Last modified on 8 November 2014, at 12:43

Donner Pass

Donner Pass
Donner Pass kingp052.jpg
Looking east from Donner Pass in the 1870s
Elevation 7,056 ft (2,151 m)
Traversed by California Trail
Lincoln Highway
US 40 (until 1964)
Overland Route
I-80 (Indirectly, See below)
Location Nevada County, California, United States
Range Sierra Nevada
Coordinates 39°18′57″N 120°19′17″W / 39.31583°N 120.32139°W / 39.31583; -120.32139Coordinates: 39°18′57″N 120°19′17″W / 39.31583°N 120.32139°W / 39.31583; -120.32139
Donner Pass is located in California
Donner Pass
location in California

Donner Pass (el. 7,056 ft (2,151 m))[1] is a mountain pass in the northern Sierra Nevada, above Donner Lake about 9 miles (14 km) west of Truckee, California. It has a steep approach from the east and a gradual approach from the west.

The pass has been used by the California Trail, First Transcontinental Railroad, Overland Route, Lincoln Highway (later U.S. Route 40 and still later Donner Pass Road), as well as indirectly by Interstate 80.

Today the area is home to a thriving recreational community with several alpine lakes and ski resorts (Donner Ski Ranch, Boreal, and Sugar Bowl). The permanent communities in the area include Kingvale and Soda Springs, as well as the larger community below the pass surrounding Donner Lake.

HistoryEdit

To reach California from the East, pioneer emigrants had to get their wagons over the Sierra Nevada mountain range. In 1844 the Stephens-Townsend-Murphy Party followed the Truckee River into the mountains. At the head of what is now called Donner Lake, they found a low notch in the mountains and became the first overland emigrants to use the pass.[2]

The pass was named after a later group of California-bound emigrants. In early November 1846 the Donner Party found the route blocked by snow and was forced to spend the winter on the east side of the mountains. Of the 81 emigrants, only 45 survived to reach California;[3] some of them resorted to cannibalism to survive.[4][5]

On January 13, 1952, another group became stranded about seventeen miles (27 km) west of Donner Pass at Yuba Pass, on Track #1 adjacent to Tunnel 35 (on Track #2), at about MP 176.5.[6] Southern Pacific Railroad's passenger train City of San Francisco was en route westbound through the gap when a raging blizzard slowed the train to a halt. The passengers and crew were stranded for three days until the nearby highway could be plowed sufficiently for a caravan of automobiles to carry them the few miles to Nyack Lodge.[7]

Central Pacific RailroadEdit

Summit Tunnel, West Portal (Composite image with the tracks removed in 1993 digitally restored)

In the spring of 1868, the Sierra Nevadas were finally "conquered" by the Central Pacific Railroad, after almost five years of sustained construction effort, with the successful completion at Donner Pass of its 1,659-foot (506 m) Tunnel #6 (aka the Summit Tunnel) and associated grade, thus permitting the establishment of commercial transportation en masse of passengers and freight over the Sierras for the first time. Following a route first surveyed and proposed by the CPRR's original Chief Engineer, Theodore D. Judah (1826–1863), the construction of the four tunnels, several miles of snowsheds and two "Chinese Walls" necessary to breach Donner Summit constituted by far the most difficult engineering and construction challenge of the entire original Sacramento to Ogden CPRR route.

CPRR Engineers L.M. Clement and T.D. Judah

Principally designed and built under the personal, often on-site direction of the CPRR's Chief Assistant Engineer, Lewis M. Clement (1837–1914), the original (Track 1) summit grade remained in daily use from June 18, 1868, when the first CPRR passenger train ran through the Summit Tunnel,[8] until 1993 when the Southern Pacific Railroad (which operated the CPRR-built Oakland-Ogden line until its 1996 merger with the Union Pacific Railroad) abandoned and pulled up the 6.7 mile (10.7 km) section of Track #1 over the summit running between the Norden complex (Shed 26, MP 192.1)[9] and the covered crossovers in Shed #47 (MP 198.8)[10] about a mile east of the old flyover at Eder.[11] Since then all East and Westbound traffic has been run over the Track #2 grade crossing the summit about one mile (1.6 km) south of Donner Pass through the 10,322-foot (3,146 m) long Tunnel #41 (aka "The Big Hole") running under Mt. Judah between Soda Springs and Eder. Then operator SPRR made this change because the railroad considered Track 2 and Tunnel 41 (which was opened in 1925 when the summit section of the grade was finally double tracked) to be far easier and less expensive to maintain and keep open in the harsh Sierra winters than the Track 1 tunnels and snow sheds over the summit.[12]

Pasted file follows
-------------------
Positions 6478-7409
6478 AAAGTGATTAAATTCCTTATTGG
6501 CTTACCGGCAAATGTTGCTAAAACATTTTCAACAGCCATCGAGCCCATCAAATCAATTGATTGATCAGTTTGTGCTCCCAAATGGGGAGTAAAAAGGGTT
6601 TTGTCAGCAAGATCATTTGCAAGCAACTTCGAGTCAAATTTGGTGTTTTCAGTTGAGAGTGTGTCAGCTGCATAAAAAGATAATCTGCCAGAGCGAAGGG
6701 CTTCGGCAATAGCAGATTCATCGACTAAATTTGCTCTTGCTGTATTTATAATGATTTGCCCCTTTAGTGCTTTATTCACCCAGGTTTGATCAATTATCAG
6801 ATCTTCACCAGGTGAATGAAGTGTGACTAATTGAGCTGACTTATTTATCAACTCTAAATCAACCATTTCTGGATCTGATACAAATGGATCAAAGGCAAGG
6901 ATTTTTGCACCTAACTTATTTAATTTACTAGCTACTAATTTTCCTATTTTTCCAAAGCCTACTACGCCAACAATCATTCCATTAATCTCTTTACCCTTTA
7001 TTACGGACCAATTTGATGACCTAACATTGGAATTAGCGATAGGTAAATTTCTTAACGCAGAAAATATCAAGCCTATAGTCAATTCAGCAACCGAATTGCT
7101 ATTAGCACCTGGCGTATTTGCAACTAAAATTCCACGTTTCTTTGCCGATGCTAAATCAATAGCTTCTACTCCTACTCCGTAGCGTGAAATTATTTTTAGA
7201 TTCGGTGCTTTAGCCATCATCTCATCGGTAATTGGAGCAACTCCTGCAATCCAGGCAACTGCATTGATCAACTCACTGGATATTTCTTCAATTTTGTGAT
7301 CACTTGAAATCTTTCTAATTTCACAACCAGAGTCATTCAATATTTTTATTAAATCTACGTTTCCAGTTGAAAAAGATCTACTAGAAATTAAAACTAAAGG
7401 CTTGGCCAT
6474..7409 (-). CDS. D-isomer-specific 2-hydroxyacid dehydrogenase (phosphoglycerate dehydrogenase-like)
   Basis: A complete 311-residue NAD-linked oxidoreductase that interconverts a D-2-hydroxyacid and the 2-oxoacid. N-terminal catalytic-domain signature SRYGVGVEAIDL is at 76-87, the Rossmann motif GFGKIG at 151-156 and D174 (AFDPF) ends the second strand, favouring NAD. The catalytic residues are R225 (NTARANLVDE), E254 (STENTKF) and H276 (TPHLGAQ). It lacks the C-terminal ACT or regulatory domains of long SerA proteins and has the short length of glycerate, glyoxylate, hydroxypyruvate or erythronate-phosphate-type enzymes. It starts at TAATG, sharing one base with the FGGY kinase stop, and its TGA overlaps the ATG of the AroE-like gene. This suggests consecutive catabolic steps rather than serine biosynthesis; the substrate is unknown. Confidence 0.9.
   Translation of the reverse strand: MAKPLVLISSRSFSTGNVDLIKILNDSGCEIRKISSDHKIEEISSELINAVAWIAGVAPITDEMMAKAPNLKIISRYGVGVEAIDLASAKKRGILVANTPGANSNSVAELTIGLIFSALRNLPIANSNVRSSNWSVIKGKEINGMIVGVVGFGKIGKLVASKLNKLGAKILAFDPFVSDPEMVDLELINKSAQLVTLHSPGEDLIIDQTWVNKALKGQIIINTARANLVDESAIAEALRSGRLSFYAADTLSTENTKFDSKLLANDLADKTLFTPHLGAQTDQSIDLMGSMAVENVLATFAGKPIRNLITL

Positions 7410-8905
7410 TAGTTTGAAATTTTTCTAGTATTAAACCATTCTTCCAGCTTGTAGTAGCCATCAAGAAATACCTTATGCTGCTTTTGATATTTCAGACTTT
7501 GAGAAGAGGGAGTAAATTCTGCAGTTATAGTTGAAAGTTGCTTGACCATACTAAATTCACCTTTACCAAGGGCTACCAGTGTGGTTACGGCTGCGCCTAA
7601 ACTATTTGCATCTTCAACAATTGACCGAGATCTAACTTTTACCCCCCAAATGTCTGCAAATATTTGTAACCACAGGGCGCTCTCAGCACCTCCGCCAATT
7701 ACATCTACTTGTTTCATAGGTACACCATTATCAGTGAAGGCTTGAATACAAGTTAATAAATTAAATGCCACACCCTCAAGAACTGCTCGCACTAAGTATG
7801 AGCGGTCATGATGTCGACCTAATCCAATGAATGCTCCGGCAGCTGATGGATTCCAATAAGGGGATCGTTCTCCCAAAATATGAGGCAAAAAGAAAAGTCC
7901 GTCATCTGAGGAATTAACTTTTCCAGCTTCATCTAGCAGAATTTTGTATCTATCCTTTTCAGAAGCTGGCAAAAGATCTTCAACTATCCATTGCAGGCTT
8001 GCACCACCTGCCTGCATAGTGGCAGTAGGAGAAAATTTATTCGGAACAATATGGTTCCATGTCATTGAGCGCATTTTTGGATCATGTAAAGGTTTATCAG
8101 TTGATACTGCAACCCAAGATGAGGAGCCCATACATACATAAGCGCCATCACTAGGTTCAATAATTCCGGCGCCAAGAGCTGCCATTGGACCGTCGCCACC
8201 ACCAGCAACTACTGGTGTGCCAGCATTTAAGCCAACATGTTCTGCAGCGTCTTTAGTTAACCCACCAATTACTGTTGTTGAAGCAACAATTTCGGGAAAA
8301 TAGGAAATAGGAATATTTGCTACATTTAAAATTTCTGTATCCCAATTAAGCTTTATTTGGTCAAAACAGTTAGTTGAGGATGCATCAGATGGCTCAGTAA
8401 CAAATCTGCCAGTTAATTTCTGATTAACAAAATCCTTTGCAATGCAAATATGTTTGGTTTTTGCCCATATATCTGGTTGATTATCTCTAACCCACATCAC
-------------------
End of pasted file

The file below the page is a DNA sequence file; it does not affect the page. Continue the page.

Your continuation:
Panoramic view of Donner Summit from above CPRR Tunnel #6 with Donner Lake in the distance.

In conjunction with major ongoing upgrades and expansions being made to the Port of Oakland in order to better accommodate the rapidly growing North American trade with Asia and the Pacific, the cooperation of the UPRR, the Port's principal rail partner, has been sought to "construct a second track and raise tunnel clearances over Donner Pass for container trains linking California with the rest of the country."[13] This would likely require either a new parallel tunnel next to Tunnel 41 or the replacement of the summit section of Track 1 between the Norden complex and Shed 47; either would increase capacity and effectively eliminate delays currently caused by having to run all east and west bound traffic between Norden and Shed 47 over a single track. (To fully eliminate "bottleneck" delays the now single track 7.1-mile (11.4 km) section between Switch 9 (MP 171.9)[14] and Shed 10 (MP 179.0)[15] west of Cisco would likely also have to be restored to double track.) Improvements were completed on the Sierra grade in November 2009, including increasing 18,000 lineal feet of tunnel clearances in 15 restricted tunnels between Rocklin and Truckee and upgrading 30 miles of signals to CTC, although the original Donner Pass grade (Track 1) was not restored. Since then trains of full-height (20 ft 2 inch) double-stack container cars have run over Donner Pass; some tunnels on Track 2 between Bowman and Colfax were not enlarged, so stack trains in both directions must use the older, tunnel-free Track 1 between those points.[16]